With Donald Trump now the 45th president of the U.S., it's just a matter of time before he attempts to proceed with his U.S. tax reform proposals. But how could they affect Canadian clients? The short answer is that any changes in the U.S. are unlikely to affect most ordinary Canadians, but two changes could have a positive impact on your high net-worth (HNW) clients.
First, President Trump's tax plan calls for a reduction in the number of U.S. federal income tax brackets to only three from the seven that exist today. These would include a 12% rate (from US$0 to US$37,500), a 25% rate (from US$37,500 to US$112,500) and a top rate of 33% for individuals with income greater than US$112,500 annually. This top tax rate would be almost seven percentage points lower than the current top U.S. rate of 39.6%, which applies for a single individual with income exceeding US$418,400. Of course, most states also impose a state income tax, with California's rate being the highest, at 13.3%; however, seven states, most notably Florida, have no personal income taxes whatsoever.
The question some high-income clients have been asking is whether Trump's proposed top tax rate reduction could put pressure on Canada's federal or provincial governments to lower our top tax rates?
You'll recall that, in Canada, we have five federal tax brackets for 2017: $0 to $45,916 (15%), $45,916 to $91,831 (20.5%), $91,831 to $142,353 (26%), $142,353 to $202,800 (29%) and anything above that is taxed at 33%, which is the new high-income bracket the federal government introduced in 2016.
Each province also has its own set of provincial tax brackets. The effect of combining federal and provincial taxes means that the top marginal tax rate for high-income earners is more than 50% in seven provinces, with Nova Scotia taking the top honours at a combined top marginal tax rate of 54% in 2017.
Much has been written about how high the tax rate can go before it becomes a psychological barrier to work. For example, the 1966 Carter Commission concluded that once the top rate exceeded 50%, it threatened productive effort.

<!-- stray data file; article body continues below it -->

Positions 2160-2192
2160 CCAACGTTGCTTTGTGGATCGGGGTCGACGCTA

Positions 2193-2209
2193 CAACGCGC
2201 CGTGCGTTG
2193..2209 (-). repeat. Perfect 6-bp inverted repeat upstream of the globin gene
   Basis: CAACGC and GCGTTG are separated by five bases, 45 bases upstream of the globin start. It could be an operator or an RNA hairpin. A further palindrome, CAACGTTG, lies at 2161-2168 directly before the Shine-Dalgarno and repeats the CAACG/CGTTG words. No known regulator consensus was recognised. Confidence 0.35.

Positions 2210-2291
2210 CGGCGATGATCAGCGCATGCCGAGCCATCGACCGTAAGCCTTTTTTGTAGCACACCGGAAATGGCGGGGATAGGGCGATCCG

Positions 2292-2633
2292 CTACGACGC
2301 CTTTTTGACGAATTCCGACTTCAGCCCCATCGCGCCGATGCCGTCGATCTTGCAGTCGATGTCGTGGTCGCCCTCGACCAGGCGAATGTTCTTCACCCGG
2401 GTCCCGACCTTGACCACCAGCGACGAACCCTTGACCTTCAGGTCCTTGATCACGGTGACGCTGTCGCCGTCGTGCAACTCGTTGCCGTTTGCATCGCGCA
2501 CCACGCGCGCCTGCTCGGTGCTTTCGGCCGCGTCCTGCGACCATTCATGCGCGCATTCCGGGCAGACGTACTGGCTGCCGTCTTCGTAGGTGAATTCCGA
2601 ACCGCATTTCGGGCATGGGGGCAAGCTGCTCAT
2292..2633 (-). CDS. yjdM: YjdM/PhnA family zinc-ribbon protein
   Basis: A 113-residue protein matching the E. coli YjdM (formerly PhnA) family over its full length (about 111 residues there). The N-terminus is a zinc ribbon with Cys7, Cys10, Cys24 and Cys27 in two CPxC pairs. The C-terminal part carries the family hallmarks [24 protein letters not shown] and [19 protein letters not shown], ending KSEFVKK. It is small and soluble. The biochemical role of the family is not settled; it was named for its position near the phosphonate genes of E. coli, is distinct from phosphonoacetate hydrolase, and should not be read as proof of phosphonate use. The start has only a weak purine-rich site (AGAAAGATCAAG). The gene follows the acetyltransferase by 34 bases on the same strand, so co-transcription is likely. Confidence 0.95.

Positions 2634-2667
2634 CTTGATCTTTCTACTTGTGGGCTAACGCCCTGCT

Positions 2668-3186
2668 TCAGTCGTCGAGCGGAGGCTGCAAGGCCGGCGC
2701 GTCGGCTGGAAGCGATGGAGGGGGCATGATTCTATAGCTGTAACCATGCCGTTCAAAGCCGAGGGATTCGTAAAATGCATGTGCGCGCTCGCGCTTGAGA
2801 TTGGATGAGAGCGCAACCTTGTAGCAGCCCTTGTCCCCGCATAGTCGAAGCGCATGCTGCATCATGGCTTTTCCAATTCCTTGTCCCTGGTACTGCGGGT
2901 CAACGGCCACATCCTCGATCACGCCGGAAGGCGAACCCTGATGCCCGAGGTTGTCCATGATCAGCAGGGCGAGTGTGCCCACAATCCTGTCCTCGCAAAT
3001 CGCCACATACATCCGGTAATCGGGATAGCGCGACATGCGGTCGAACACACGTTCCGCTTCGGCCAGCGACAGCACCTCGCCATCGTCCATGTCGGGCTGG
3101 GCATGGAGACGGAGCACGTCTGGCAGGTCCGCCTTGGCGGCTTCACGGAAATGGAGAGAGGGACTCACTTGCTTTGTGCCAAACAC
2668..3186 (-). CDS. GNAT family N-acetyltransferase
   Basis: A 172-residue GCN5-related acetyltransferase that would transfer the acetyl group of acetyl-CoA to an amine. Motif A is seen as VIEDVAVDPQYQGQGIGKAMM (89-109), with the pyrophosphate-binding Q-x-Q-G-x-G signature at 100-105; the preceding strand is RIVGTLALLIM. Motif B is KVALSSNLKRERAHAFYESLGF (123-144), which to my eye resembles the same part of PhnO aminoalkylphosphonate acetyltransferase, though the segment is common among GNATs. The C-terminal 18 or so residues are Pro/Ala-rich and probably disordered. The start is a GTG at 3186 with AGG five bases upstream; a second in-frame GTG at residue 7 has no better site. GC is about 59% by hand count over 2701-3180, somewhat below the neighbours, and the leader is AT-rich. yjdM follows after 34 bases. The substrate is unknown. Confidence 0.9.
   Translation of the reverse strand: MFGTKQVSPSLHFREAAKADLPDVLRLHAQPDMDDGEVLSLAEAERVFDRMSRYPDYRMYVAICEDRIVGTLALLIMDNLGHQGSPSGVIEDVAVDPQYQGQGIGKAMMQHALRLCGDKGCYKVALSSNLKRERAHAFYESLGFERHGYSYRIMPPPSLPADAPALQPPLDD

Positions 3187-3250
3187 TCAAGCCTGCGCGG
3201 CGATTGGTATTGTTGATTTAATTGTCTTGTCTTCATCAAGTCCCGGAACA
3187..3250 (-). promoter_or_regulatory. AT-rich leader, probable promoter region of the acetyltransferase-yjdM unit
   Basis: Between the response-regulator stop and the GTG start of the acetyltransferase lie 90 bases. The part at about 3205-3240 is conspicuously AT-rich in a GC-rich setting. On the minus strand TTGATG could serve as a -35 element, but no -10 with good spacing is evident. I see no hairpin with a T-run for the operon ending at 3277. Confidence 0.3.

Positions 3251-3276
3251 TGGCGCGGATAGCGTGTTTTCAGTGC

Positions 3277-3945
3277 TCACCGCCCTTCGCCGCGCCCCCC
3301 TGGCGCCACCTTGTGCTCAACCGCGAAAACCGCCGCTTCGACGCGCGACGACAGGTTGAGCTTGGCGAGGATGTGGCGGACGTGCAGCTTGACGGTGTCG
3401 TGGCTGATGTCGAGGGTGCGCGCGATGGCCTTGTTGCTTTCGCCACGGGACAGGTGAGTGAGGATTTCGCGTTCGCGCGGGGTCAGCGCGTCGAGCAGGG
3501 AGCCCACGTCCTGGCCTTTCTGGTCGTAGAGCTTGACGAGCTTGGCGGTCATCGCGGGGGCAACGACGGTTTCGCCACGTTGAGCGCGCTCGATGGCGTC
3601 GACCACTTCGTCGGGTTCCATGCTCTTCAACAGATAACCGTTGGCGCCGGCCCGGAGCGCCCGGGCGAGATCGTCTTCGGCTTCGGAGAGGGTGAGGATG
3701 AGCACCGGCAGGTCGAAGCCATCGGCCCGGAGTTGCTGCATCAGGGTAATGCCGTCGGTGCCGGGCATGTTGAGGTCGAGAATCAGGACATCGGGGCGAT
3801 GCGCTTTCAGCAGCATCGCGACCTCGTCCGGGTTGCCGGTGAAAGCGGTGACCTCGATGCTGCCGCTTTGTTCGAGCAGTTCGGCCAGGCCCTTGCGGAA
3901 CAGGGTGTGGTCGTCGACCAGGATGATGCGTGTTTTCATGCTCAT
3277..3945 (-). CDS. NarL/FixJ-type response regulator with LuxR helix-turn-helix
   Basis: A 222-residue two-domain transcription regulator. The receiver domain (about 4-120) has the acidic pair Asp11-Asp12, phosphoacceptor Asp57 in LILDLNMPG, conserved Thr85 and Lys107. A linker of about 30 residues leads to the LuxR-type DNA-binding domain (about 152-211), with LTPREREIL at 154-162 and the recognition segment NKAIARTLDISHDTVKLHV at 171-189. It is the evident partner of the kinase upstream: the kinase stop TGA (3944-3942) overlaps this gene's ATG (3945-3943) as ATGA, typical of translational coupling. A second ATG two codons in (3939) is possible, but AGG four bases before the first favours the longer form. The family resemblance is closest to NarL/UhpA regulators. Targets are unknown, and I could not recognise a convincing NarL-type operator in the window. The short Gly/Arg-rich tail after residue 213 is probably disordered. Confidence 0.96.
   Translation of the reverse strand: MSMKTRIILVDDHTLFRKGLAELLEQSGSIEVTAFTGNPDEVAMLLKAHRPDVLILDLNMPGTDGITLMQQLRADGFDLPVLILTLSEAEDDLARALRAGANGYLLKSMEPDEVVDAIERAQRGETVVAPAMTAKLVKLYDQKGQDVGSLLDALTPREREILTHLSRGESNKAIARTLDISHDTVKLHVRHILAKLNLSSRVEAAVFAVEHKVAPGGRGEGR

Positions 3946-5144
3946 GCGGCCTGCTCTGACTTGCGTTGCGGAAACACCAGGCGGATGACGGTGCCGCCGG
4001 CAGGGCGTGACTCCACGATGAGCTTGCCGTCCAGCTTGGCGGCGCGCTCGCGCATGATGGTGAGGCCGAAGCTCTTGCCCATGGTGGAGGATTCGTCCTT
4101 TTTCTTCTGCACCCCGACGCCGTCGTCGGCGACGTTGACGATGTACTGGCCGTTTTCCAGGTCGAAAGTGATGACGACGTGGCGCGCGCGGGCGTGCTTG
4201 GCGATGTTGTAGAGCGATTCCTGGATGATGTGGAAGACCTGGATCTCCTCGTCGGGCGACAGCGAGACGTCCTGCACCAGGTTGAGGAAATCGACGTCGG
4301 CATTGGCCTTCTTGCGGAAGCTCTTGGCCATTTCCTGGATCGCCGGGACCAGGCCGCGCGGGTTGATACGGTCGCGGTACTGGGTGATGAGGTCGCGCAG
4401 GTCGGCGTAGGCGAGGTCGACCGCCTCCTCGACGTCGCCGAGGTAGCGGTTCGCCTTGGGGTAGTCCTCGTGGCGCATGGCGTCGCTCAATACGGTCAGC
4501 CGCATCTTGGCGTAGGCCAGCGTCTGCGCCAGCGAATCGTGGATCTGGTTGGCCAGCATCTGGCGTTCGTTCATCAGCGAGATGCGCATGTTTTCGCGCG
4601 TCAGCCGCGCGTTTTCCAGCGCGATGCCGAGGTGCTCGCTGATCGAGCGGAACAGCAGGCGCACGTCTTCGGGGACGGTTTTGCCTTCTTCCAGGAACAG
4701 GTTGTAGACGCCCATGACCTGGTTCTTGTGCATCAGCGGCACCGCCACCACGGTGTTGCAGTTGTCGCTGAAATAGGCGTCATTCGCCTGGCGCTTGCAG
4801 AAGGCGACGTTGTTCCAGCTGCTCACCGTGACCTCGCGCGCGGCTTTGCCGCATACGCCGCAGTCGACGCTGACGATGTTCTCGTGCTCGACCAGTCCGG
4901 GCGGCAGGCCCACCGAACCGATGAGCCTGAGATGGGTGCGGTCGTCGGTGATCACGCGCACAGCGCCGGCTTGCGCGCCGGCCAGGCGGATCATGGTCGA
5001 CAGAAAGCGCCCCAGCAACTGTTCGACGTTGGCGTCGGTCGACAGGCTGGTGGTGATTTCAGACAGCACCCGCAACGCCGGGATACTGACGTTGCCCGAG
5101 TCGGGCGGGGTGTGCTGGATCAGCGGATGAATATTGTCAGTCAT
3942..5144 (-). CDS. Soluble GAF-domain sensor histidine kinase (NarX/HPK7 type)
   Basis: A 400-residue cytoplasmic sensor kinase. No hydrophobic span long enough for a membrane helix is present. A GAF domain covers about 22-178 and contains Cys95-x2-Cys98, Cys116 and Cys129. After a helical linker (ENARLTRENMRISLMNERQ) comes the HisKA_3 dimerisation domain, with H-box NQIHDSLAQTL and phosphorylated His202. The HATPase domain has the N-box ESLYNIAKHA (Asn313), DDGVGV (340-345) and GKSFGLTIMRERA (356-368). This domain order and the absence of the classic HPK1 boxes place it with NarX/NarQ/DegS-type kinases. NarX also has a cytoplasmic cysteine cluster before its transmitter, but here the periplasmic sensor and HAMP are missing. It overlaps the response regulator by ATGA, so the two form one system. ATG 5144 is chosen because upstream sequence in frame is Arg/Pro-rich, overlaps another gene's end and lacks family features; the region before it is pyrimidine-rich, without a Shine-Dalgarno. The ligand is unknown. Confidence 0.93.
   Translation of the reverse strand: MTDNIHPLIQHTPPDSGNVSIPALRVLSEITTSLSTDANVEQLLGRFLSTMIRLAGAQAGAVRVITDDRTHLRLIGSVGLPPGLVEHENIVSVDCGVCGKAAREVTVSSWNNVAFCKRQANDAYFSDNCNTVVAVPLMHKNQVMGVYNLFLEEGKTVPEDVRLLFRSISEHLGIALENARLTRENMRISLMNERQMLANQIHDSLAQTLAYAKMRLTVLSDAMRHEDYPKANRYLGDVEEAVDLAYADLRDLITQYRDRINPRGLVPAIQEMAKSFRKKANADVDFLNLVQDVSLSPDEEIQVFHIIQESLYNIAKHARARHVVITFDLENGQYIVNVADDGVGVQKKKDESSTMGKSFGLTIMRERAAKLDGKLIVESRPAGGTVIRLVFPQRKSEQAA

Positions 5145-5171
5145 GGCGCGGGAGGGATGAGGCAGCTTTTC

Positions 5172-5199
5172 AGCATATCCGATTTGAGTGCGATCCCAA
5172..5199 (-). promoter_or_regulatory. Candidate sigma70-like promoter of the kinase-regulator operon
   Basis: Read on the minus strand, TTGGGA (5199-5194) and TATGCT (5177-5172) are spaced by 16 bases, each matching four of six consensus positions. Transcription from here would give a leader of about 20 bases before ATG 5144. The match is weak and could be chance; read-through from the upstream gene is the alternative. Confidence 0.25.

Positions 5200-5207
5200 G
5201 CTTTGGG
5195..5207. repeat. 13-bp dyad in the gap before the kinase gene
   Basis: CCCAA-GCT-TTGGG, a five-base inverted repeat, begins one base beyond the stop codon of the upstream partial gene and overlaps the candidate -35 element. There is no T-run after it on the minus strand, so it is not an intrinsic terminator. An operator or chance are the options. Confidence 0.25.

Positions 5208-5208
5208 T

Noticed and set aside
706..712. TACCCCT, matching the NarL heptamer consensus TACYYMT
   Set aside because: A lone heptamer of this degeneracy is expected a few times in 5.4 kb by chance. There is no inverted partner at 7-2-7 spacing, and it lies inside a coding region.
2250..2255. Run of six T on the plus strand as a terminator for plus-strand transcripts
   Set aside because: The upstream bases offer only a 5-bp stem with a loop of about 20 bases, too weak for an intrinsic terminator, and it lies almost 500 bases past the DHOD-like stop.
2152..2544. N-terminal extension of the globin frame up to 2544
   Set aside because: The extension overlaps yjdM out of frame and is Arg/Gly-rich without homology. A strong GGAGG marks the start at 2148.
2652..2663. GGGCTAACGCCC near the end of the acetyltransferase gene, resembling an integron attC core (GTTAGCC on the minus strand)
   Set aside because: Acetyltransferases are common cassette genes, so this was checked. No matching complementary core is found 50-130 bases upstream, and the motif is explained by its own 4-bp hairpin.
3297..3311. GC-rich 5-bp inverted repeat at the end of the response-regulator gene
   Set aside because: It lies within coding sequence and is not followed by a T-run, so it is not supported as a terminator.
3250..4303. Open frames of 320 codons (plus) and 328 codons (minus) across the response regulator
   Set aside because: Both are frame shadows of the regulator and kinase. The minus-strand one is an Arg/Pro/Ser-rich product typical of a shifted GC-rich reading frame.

For highly-skilled Canadian workers and professionals who are mobile, a new, lowered top U.S. federal tax rate compounded with a strong U.S. dollar could make Trump's America more attractive — at least from a financial point of view — to Canada's top talent. Take, for example, an high-income medical specialist in Ontario paying taxes at 53.5% on her income above $220,000 who's contemplating job offer at a Miami hospital. By relocating to Florida, not only could she be paid in U.S. dollars, but that income would be subject to taxes at a top rate of 33%, which is more than 20% lower than her current, combined federal/Ontario income tax rate.
Although lower taxes wouldn't be enough for most people to consider a move to the U.S. — in fact, much of the recent immigration discussion has been of Americans moving north — Trump's tax cut could put some pressure on our governments to lower rates to ensure Canada remains competitive and can continue to attract and retain top talent.
The other area that President Trump has promised to reform is the estate tax system as he plans to repeal the estate tax altogether. Unlike Canada, the U.S. has an estate tax that applies to the fair market value of an American's assets upon death. The U.S. estate tax was enacted in 1916 and was already repealed once, in 2010 before returning on Jan. 1, 2011. There's an exemption equal to US$5.49 million in 2017, indexed annually to inflation, such that very few estates actually owe any estate taxes.
Canada doesn't have an estate tax on death. Instead, we tax only the unrealized appreciation of assets (other than a taxpayer's principal residence) upon death as well as the fair market value of his or her RRSP/RRIF.
HNW U.S. citizens living in Canada — including dual citizens and non-U.S. citizens who own "U.S.-situs property," such as U.S. real estate or shares in U.S. companies at the time of death — may be subject to U.S. estate taxes. If Trump follows through on his promise to repeal the U.S. estate tax, then much of the complex planning currently being done, often involving setting up trusts and corporations to get around the estate tax, will no longer be necessary.